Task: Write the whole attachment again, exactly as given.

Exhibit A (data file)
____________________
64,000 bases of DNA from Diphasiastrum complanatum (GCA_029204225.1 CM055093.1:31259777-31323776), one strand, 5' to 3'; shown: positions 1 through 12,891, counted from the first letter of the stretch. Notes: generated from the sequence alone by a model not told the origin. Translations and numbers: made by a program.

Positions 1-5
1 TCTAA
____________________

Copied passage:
64,000 bases of DNA from Diphasiastrum complanatum (GCA_029204225.1 CM055093.1:31259777-31323776), one strand, 5' to 3'; shown: positions 1 through 12,891, counted from the first letter of the stretch. Notes: generated from the sequence alone by a model not told the origin. Translations and numbers: made by a program.

Positions 1-5
1 TCTAA